Abstract: The paper starts with a brief introduction to the main principles of outsourcing and a description of the recent history of outsourcing in the two largest states, New South Wales and Victoria. The main part of the paper then describes seven case studies which exemplify the process and possible outcomes of outsourcing. The case studies are not randomly selected. Indeed reported results of outsourcing are likely to be biased towards success stories because governments usually suppress poor results. Consistent with other studies, in five of the reported case studies, outsourcing cut costs or raised the quality of services, or both. These examples indicate that there are significant potential gains from outsourcing. However, the potential gains are not always achieved. To achieve these gains, contracting out often requires significant structural reform of an organization and always requires detailed planning and ongoing agency commitment. As the other two case studies show, with poor management contracting-out can produce expensive outcomes or major service failures.
    JEL: H11
    Date: 2005–04
  4. By: Stéphane Lhuillery (Chaire en Economie et Management de l'Innovation, Ecole Polytechnique Fédérale de Lausanne)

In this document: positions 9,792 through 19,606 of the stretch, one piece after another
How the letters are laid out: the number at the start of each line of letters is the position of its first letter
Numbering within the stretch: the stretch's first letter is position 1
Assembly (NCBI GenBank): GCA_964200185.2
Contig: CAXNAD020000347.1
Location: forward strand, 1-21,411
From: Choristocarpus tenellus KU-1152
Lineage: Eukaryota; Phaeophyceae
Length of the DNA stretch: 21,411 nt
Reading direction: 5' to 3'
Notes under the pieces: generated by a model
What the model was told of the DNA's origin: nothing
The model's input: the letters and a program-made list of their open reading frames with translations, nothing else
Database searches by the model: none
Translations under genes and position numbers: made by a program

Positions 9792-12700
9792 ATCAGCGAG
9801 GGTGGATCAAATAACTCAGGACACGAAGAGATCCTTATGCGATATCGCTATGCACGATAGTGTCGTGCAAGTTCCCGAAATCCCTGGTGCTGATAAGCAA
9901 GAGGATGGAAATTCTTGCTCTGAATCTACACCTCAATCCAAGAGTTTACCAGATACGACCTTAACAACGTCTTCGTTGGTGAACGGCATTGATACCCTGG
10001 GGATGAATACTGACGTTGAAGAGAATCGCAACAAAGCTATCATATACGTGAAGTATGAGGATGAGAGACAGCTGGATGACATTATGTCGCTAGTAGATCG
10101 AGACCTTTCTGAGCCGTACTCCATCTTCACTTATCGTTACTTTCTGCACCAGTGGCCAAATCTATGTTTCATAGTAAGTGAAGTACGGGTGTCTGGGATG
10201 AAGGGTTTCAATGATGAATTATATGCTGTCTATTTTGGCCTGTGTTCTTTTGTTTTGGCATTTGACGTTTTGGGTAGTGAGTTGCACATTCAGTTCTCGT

Abstract: Surveyed empirical studies on the influence of corporate governance on innovation tend to focus on specific dimensions of shareholders or boards. Their findings are mixed and inconclusive. We thus present a very recent number of papers that depart from board or shareholders’ characteristics, to focus on governance practices. Our empirical contribution uses a set of ratings given by experts and focuses on corporate governance practices with a sample of 6623 firms belonging to 110 large French groups. The relation between governance practices and R&D intensity, implementing different indexes and methods in order to improve the robustness of our results, is investigated in cross-section. We find that firms with governance practices that are shaped in order to defend shareholders’ rights are more R&D intensive. The highest the shareholder is taken into consideration by managers, the highest the R&D intensity will be. A second result suggests more surprisingly that the effect is non linear: whether the firms take care of their shareholders seriously or moderately has no differentiated impact on R&D expenditure. However, firms with fewer democratic practices are more likely to be less R&D intensive. This paper also investigates so called deficiencies in shareholder protection in Continental European systems compared to Anglo-Saxon systems. A significant difference in R&D intensity is found between French group listed only in France and French groups listed in New-York or London. The last result suggests that the impact of national systems of corporate governance on R&D and innovation may be strong; reinforcing the impact on R&D of the different applied governance practices. Further investigations show, however, that it is very difficult to identify what the best governance practices are, regarding the R&D expenditures. Provisions implemented at the board level are however found positively related to R&D intensity. Finally, our results also suggest that sample selection matters in this kind of empirical literature.